The main reason for disregarding the anisotropic stress in the dark energy fluid might be that a minimally coupled scalar field, conventional parametrisation of the inflationary energy source, cannot generate anisotropic stresses. However, since there is no fundamental theoretical model to describe dark energy, one might miss the behind physics of acceleration by sticking to the assumption of zero anisotropic stress. Such stresses are quite by viscous fluids, any higher spin fields and non-minimally coupled scalar fields too Appleby et al. (2010); Battye & Moss (2009); Rodrigues (2008); Campanelli (2009); Dimastrogiovanni et al. (2008); Cooray et al. (2008); Akarsu & Kilinc (2010); Cooke & Lynden-Bell (2009). To study such a generic property with a many possible theoretical realizations, it is useful to employ a parametrisation of its physical consequences.

An efficient way to describe possible deviations from perfect-fluid cosmology is to introduce the post-general relativity cosmological parameter along the lines of Caldwell et al. (2007), which is defined as the difference of gravitational potentials in the Newtonian gauge,

(20) |

where the line element reads

(21) |

This parameter then appears as a cosmological generalization of the post-Newtonian , for which one has tight constraints from the Solar system scales Will (2001). An economic assumption is then that such a generalized parameter depends, at all relevant scales, on the ratio of matter and dark energy densities,

(22) |

Then one has reasonable constraints on the from various scales, and of order one would imply a variety of phenomenology at different scales, ranging from Solar system physics to cosmology, just at the verge of detection. Here we study on cosmological effects of dark energy and adopt the recipe 3 of Caldwell et al. (2007) as the basis to parametrize the shear stress of dark energy.

In particular, we will explore the case that the anisotropic stress has a preferred direction as in Koivisto & Mota (2008a). For each Fourier mode of cosmological perturbations, we write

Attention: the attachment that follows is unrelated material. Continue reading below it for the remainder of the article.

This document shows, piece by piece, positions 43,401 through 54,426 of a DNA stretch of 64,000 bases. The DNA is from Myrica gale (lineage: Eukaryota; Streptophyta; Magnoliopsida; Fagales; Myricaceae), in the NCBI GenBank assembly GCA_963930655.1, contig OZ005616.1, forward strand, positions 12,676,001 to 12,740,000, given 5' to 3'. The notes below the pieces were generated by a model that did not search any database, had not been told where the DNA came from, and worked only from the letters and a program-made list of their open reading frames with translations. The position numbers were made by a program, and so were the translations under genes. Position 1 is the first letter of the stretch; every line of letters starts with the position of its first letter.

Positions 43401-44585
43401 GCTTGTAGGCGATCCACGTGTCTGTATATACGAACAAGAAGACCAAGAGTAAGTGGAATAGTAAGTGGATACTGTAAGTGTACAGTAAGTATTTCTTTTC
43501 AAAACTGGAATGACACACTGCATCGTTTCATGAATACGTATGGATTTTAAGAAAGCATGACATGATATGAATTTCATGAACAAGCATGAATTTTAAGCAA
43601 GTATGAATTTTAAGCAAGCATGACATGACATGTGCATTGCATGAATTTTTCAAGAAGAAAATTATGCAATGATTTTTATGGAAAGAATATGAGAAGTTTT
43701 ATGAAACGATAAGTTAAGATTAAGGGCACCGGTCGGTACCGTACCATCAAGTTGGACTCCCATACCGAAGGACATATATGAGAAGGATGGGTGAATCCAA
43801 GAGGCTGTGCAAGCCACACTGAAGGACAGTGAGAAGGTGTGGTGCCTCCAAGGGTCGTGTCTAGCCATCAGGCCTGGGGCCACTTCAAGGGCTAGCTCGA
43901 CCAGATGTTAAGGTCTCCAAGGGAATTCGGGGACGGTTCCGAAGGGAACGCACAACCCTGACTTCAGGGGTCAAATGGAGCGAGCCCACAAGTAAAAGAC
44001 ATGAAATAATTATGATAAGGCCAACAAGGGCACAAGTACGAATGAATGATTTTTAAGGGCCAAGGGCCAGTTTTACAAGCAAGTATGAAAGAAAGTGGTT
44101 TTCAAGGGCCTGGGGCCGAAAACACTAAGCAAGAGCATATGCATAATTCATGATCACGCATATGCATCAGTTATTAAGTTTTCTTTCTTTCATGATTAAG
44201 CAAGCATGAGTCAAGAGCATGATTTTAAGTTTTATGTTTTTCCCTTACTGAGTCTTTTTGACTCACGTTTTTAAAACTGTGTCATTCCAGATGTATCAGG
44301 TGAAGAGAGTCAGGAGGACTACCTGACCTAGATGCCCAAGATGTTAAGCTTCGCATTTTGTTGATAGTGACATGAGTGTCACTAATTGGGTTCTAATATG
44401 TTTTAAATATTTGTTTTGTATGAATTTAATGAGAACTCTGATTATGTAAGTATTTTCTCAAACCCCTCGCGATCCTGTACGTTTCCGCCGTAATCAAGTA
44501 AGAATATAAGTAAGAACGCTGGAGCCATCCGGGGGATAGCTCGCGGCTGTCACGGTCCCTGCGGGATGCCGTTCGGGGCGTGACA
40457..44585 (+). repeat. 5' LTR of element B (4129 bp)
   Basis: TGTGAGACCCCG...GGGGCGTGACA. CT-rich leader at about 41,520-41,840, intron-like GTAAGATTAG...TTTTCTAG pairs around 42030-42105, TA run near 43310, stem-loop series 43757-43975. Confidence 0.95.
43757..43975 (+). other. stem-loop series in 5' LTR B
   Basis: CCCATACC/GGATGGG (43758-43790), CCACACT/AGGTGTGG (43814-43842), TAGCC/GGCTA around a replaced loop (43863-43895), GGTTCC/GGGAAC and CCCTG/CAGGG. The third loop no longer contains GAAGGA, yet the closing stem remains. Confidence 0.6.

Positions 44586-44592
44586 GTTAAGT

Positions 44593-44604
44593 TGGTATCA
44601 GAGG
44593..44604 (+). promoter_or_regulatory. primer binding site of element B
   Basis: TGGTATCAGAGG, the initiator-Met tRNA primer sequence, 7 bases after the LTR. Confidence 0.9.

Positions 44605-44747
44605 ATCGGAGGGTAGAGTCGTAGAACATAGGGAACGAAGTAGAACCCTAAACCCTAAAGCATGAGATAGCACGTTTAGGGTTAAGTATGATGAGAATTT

(23) |

where is the direction of the anisotropy and is real. Consider then the transfer function Eq.(8). The would now be as usual. Thus it includes contributions from both early and late universe. At the largest scales the Sachs-Wolfe effects are known to dominate the anisotropy sources. The second part would be given by the rotationally non-invariant part of the ISW contribution, which in our present prescription is the following:

(24) |

where is given by the standard computation. We just add the extra contributions due to Eq.(24) to the sources from which to compute the correlators as described in the previous section. Therefore it becomes straightforward to determine the features in the CMB sky in this prescription.

This parametrization describes a gradient-type modification of the effective CMB sources. We note that Tangen (2009) has determined the implications of a super-horizon perturbation, and Erickcek et al. (2008) considered such a spatial variation of the curvaton field at inflation. In our model, the anisotropy is formed dynamically and becomes important with the dominance of dark energy. Explicitly, we have a spontaneous modification of the effective CMB sources through the gradient operator as follows:

(25) |

when . This amounts to shifting the Fourier modes of the perturbations exactly as prescribed in (20) and (23),

(26) |

Since the anisotropic part develops as a result of the evolution of the universe, it is a property of the transfer functions and not of the primordial spectrum of of perturbations. One does not expect odd couplings from primordial origin, since they violate parity. The presence of the imaginary unit is necessary for reality of the perturbations, which can be checked as follows. Since the physical perturbation is a convolution of the primordial physical perturbation and the Fourier transformation of the transfer function, one notes that the latter should also be real. We get that

where is the (real, isotropic) transfer function which depends only on the magnitude of the wavevector, and the right hand side is the anisotropic transfer function in the configuration space that retains it’s reality.

To recap our approach, we introduced a mismatch of the two gravitational potentials in the Newtonian gauge. This mismatch, quantified by , is given by a gradient along a preferred axis . In the following, we will also allow scale dependence of this effect by introducing the spectral index . This parametrisation can then be used to constrain the presence of the such gradients in the late universe, since they would be seen in the CMB (practically only) through their impact on the time-evolution of the gravitational potentials because of the ISW effect. Physically, these gradients could be caused by a large-scale inhomogeneity entering our horizon, spontaneous formation due to e.g. coherent magnetic fields or simply the possible imperfect nature of the dark energy field.

To clarify the difference of our approach to all previous literature, let us mention that odd modulations may be considered to occur at three distinct levels. The temperature field itself can be modulated, for a recent example see Aluri & Jain (2011). This would effectively describe some systematics in the data. Strangely enough, the primordial spectrum itself could contain parity violating contribution Koivisto & Mota (2011). That is consistent only in the context of noncommutative quantum field theory, and thus provides a unique signal for such high energy modifications of the standard model Groeneboom et al. (2010). Finally, the cosmological structures may evolve statistically oddly, which is the case we focus upon here.